Zephryhills family wins fight to continue nursing care for daughter who nearly drowned

The governor calls to say insurance will be reinstated for their child's in-home care.

Published September 5 2013
Updated September 6 2013

ZEPHYRHILLS — The Tallahassee staffer told Yvonne Clanton to expect a phone call. It would be "good news" about her family's fight to keep round the clock, in-home nursing care for her 9-year-old daughter, who was severely brain damaged last year after her stroller plunged into the Erie Canal.

Shortly after 11 a.m. Thursday, the phone rang.

Clanton listened in shock as Gov. Rick Scott told her the family's battle was over. And the Clantons had won.

"Oh my gosh," the 47-year-old pastor's wife told a Tampa Bay Times reporter minutes after speaking to the governor. "My hands are sweating."

She said Scott thanked her family and said a waiver had been granted in the case of her daughter, Selah.

When Mrs. Clanton asked about the particulars, Scott said not to worry.

"He said, 'Believe me. It's whatever you asked for. You have been granted,' " she said.

The Clantons were seeking reinstatement of insurance coverage for a private nurse to care for Selah, who remains in a persistent vegetative state.

In July, Florida Blue told the family it would no longer pay for Selah's nurse, saying family members could perform the tasks. Selah requires tracheal and feeding tubes and must be turned every few hours to avoid bed sores.

The Clantons appealed, but the Division of State Group Insurance which oversees insurance for state employees upheld Florida Blue. Clanton and her husband, Jon, 49, a chaplain at Zephyrhills Correctional Institution, prepared to take the case further.

Selah, who spent much of her life in an orphanage in Ukraine and was developmentally delayed, is one of three children the couple adopted from overseas. They have two biological sons, Stephen, 17, and 9-year-old Samuel, who was born with a genetic disorder that causes blindness and other issues.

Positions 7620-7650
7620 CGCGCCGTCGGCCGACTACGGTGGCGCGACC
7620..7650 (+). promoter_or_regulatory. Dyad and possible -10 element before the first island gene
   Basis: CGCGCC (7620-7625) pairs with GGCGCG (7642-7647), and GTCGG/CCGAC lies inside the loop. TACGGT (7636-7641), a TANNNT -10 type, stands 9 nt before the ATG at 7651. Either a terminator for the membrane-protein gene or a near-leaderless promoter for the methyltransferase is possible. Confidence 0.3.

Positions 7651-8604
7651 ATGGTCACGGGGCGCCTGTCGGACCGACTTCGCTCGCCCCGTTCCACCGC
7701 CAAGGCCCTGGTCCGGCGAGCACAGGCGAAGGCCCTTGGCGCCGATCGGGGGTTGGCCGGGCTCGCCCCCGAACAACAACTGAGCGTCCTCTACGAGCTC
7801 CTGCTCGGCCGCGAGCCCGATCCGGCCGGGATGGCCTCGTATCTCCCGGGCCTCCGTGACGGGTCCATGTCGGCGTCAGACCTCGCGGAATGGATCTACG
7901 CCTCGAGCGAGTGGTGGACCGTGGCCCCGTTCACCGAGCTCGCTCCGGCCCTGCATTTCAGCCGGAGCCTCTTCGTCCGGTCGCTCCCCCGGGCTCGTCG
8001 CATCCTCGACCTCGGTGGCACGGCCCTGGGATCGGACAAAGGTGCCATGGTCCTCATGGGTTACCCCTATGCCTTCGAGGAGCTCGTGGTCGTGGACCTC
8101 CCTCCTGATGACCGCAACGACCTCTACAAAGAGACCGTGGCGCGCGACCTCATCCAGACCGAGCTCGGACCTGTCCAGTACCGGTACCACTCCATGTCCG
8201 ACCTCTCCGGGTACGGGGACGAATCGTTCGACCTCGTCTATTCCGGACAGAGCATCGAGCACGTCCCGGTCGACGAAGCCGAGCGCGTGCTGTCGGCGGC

The entire family was in Rochester, N.Y., on Aug. 15, 2012, to seek eye surgery for then-5-year-old daughter Sarah, who is also visually impaired.

Jon strapped Samuel and Selah into a double stroller and took them for walk along the Erie Canal. For a second, Jon let go of the handle to check the time on his phone. The stroller rolled away and fell into the canal. Jon jumped into the 12-foot depths and tried to hold up the stroller as he clung to a tree branch.

Some nearby medical students rescued them. Samuel escaped serious injury, but Selah spent eight weeks in a coma before recovering to her current state.

After several months, she came home. A nurse stayed with her around the clock.

After the insurance appeal failed, the Clantons contacted state lawmakers. Former state Rep. Mike Fasano, who was recently appointed Pasco tax collector, sent emails urging his ex-colleagues to intervene.

House Speaker Will Weatherford, R-Wesley Chapel, visited the family's home and appealed to Scott for help.

"I applaud Gov. Scott for directing his state agency to do the right thing and assist a family in need," Weatherford said in a statement Thursday.

Yvonne Clanton said she will sleep easier knowing that Selah will not be forced to rely on Medicaid for care. Reimbursement in Medicaid rates are typically low, making finding care difficult. As a result, some children end up in nursing homes.

Selah is now receiving treatments in a hyperbaric chamber.

On Wednesday, she stuck out her tongue, a move that might indicate she is getting more control of her mouth.

"I hope one day we don't need a nurse anymore," Clanton said.